For about a dozen years, all of my own RoadTrips included my dog and I know what he would put up with and what he wouldn't. And he was used to taking very long drives. What I can tell you is that trying to "power through" this drive will not make your dogs happy - at all. What will keep them 'amused' and quiet in the car is fairly fairly frequent stops for a little exercise and the chance to drink from a water bowl that isn't sloshing around in a moving car.

    The problem with suggesting a route now is that conditions can change quickly at this time of year and flexibility is actually your biggest ace-in-the-hole in dealing with weather related problems. Note that the shortest route includes I-80 across the Plains and Rockies, But I-80 was closed for several days recently between Cheyenne and Rawlins WY due to a snowfall so heavy the road crews could not keep up with it. On the other hand, you won't have a lot of flexibility west of, say, Illinois, because there are only a few good southeast-northwest Interstates or major highways out back of beyond.

    So, what would I suggest? First, don't plan on making any decisions on your route until just a day or two before your departure. That still leaves you time to find pet-friendly accommodations. But even then, maintain some flexibility on the western end of your drive. Note that even if you wait until the morning you hit the road, you still won't have any reliable idea of what the weather will be like in the Rockies or on the Columbia Plateau. If I were planning this, I'd probably assume that I-80 would be open, and I'd intend to use that because it's shorter and using it as your main route allows you to avoid toll roads (with their limited access points) in the east. So, my 'plan' would be to take five days, while holding a sixth in reserve in case of undriveable weather, and take I-79/I-70/I-74/I-72 through Wheeling, Columbus and Indianapolis to Hannibal MO (with appropriate beltways/bypasses) and then use US-36 (a four-lane divided highway) across Missouri to St. Joseph. You could then use I-29 to head north to either I-80 or I-90/I-94 depending on which is forecast to see better weather. You'll also get another chance to switch from I-80 to I-90 at Cheyenne using I-25 to Buffalo WY. But again, any cross-country drive in winter requires flexibility and time - five to six days, not three.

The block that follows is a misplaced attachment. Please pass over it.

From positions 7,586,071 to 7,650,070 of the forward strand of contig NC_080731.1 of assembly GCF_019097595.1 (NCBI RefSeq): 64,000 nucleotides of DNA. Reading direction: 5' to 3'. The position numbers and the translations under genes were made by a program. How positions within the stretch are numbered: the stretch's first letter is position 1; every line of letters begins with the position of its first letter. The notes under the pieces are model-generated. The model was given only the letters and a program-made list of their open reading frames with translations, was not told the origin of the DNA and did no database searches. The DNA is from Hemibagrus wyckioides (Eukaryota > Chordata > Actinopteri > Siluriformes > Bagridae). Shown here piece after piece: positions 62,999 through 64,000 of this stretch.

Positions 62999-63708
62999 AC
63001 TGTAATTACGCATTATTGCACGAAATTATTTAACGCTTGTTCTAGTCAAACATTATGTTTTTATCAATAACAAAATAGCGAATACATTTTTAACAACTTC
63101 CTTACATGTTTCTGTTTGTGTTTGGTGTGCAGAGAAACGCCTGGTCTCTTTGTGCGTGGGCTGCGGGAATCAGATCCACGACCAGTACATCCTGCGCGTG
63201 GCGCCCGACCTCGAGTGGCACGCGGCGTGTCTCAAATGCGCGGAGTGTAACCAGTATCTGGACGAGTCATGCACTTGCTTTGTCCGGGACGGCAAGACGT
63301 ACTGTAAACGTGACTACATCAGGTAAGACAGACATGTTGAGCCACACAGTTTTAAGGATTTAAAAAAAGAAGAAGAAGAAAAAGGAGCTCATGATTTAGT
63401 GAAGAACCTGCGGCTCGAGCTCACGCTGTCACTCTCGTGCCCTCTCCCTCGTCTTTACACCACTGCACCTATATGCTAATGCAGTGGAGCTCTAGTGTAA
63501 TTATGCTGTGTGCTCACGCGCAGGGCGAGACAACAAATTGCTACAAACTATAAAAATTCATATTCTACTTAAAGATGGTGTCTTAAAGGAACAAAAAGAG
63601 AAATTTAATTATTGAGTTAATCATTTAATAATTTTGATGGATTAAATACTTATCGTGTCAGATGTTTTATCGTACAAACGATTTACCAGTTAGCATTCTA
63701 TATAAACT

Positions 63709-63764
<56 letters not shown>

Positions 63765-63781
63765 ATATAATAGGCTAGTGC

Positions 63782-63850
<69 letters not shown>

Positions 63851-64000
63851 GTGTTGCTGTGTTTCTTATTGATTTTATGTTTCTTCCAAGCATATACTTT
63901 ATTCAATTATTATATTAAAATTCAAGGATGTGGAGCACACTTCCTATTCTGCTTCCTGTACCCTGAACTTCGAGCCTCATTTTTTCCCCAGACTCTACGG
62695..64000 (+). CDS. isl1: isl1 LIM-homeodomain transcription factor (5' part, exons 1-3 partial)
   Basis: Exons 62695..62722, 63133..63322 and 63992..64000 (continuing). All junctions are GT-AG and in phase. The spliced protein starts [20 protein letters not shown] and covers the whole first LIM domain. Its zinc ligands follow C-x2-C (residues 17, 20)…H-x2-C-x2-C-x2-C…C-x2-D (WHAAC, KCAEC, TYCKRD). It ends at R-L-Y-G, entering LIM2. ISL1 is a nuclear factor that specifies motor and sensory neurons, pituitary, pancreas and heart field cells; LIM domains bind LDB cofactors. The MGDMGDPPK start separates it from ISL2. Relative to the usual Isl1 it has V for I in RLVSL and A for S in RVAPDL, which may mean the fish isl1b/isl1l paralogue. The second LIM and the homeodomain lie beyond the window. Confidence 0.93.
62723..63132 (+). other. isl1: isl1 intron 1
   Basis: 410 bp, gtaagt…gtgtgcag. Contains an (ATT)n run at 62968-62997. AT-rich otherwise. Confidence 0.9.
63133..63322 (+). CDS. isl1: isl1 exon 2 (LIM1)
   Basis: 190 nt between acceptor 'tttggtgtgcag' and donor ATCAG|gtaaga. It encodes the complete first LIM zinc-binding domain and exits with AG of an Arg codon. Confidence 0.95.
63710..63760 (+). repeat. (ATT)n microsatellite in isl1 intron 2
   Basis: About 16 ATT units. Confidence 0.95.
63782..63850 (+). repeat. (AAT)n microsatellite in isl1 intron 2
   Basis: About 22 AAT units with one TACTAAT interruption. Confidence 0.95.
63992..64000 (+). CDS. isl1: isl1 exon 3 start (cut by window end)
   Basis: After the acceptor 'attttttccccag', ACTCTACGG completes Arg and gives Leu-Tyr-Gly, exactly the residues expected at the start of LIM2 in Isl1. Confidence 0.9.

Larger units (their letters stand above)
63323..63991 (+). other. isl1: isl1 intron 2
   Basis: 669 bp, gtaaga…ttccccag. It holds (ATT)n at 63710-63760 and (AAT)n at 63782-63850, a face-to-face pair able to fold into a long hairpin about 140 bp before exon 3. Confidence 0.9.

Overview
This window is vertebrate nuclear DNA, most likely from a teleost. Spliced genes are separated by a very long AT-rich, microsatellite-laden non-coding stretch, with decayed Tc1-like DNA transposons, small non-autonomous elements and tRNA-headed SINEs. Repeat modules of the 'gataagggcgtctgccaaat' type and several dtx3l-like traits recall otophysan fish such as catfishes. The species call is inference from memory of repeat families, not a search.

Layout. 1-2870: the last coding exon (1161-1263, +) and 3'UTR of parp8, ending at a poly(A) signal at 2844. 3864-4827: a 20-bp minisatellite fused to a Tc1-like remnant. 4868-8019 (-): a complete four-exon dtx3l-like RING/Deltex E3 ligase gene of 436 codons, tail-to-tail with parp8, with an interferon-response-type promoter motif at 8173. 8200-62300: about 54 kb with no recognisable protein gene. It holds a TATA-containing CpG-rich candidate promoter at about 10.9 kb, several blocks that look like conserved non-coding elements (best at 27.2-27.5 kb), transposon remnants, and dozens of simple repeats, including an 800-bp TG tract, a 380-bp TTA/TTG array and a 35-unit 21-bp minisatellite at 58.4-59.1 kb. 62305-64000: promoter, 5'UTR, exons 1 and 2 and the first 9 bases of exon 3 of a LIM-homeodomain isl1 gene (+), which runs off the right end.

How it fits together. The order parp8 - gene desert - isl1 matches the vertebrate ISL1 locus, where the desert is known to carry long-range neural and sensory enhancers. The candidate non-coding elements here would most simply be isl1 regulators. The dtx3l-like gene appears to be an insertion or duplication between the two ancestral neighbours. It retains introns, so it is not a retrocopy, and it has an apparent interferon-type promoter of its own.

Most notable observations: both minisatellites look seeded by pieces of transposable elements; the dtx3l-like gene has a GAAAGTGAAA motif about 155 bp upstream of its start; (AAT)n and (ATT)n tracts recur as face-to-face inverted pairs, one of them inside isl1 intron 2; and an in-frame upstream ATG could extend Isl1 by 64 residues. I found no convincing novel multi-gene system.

AZBuck

  5. #5
    Join Date
    Oct 2008
    Location
    Joplin MO
    Posts
    9,945

    Default

    Instead of taking I-72 to US-36, I'd suggest you stay on I-74 to I-80. Then you can either stay on I-80 or take I-880 to I-29 to head north. It will save you time and miles if you are heading north.

    If you decide to stay on I-80 it is about 20 miles longer but equal time over taking I-72/US-36/IA-2 and NE-2 to I-80. Note that Buck didn't mention IA-2 and NE-2 but this is a worthwhile shortcut over staying on I-29 to I-80, it saves 40 miles and 20 minutes.